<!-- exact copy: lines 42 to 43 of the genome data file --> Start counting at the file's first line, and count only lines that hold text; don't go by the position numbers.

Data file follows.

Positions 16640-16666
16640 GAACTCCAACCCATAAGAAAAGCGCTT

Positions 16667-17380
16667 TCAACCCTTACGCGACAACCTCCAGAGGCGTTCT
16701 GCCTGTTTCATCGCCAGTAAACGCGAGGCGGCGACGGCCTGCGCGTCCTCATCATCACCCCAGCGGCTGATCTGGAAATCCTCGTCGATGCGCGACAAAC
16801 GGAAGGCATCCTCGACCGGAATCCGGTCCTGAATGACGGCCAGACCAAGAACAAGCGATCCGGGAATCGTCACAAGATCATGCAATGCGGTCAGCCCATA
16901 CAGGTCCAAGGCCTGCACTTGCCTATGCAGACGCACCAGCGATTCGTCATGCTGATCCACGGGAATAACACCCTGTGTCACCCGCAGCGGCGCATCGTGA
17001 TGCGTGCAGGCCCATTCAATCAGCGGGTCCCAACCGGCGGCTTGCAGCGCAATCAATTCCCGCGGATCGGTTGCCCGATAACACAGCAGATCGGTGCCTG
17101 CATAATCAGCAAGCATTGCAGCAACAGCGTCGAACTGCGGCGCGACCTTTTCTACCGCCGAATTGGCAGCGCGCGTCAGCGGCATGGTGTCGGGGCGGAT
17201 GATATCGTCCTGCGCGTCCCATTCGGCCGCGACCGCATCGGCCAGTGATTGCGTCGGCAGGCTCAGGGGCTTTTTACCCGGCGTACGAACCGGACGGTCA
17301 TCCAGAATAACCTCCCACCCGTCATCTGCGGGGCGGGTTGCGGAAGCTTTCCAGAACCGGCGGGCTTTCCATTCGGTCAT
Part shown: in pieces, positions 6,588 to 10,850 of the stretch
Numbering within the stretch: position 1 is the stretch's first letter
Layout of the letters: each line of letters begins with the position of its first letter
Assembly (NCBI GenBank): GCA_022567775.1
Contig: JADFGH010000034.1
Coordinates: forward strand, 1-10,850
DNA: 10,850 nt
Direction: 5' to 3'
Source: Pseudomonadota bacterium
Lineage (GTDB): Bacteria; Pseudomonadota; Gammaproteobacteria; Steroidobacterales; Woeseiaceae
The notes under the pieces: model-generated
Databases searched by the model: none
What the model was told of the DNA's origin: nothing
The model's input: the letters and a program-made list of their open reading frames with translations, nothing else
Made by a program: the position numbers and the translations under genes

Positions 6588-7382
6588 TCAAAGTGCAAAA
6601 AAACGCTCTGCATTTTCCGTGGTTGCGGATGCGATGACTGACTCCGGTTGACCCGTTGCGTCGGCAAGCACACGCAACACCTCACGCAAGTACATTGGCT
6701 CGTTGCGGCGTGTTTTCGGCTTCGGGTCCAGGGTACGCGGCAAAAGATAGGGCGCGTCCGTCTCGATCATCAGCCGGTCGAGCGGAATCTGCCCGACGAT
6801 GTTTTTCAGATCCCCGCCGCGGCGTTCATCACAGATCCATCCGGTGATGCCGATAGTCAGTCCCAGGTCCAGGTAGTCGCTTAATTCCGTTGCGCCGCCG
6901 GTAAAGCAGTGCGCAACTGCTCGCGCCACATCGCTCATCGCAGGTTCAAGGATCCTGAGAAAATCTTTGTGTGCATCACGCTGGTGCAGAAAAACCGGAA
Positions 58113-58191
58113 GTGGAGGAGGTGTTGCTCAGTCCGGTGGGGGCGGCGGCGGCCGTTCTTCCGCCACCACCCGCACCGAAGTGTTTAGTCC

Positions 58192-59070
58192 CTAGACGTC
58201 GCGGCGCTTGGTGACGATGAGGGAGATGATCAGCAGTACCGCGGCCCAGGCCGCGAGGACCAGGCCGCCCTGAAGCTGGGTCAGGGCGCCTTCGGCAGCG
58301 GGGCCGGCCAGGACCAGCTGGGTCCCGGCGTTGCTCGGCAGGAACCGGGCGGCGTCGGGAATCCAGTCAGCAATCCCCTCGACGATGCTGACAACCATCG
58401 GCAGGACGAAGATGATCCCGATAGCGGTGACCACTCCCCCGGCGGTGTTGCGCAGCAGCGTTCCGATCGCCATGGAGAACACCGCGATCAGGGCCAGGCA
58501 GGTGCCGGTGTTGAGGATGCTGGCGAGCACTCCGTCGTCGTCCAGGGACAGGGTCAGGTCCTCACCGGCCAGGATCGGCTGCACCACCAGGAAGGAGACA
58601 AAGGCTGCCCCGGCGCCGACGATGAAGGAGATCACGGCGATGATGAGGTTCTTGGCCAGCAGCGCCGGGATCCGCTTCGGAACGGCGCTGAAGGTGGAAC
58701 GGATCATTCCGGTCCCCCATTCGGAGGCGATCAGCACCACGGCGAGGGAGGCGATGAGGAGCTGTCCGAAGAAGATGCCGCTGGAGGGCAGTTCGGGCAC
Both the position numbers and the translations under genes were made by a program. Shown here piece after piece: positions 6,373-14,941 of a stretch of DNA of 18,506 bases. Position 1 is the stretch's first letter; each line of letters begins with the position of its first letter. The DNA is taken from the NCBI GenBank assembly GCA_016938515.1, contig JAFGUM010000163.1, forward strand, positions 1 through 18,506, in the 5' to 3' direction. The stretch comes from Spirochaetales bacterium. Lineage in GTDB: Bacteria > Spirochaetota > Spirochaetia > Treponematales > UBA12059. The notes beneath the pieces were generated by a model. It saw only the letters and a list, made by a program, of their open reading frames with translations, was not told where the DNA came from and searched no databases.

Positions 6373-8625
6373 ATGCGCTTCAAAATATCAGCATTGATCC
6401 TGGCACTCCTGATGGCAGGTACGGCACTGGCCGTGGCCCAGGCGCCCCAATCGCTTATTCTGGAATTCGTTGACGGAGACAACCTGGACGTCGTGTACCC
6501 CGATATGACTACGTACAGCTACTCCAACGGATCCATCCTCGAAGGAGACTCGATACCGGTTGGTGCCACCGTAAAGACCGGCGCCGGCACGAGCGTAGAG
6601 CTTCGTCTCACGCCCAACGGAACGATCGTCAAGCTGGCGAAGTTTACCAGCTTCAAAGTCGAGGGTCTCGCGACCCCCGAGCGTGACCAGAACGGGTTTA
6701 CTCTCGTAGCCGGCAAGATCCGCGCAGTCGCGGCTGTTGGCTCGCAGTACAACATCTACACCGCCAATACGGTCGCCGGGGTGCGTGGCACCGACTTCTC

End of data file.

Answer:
58701 GGATCATTCCGGTCCCCCATTCGGAGGCGATCAGCACCACGGCGAGGGAGGCGATGAGGAGCTGTCCGAAGAAGATGCCGCTGGAGGGCAGTTCGGGCAC
Both the position numbers and the translations under genes were made by a program. Shown here piece after piece: positions 6,373-14,941 of a stretch of DNA of 18,506 bases. Position 1 is the stretch's first letter; each line of letters begins with the position of its first letter. The DNA is taken from the NCBI GenBank assembly GCA_016938515.1, contig JAFGUM010000163.1, forward strand, positions 1 through 18,506, in the 5' to 3' direction. The stretch comes from Spirochaetales bacterium. Lineage in GTDB: Bacteria > Spirochaetota > Spirochaetia > Treponematales > UBA12059. The notes beneath the pieces were generated by a model. It saw only the letters and a list, made by a program, of their open reading frames with translations, was not told where the DNA came from and searched no databases.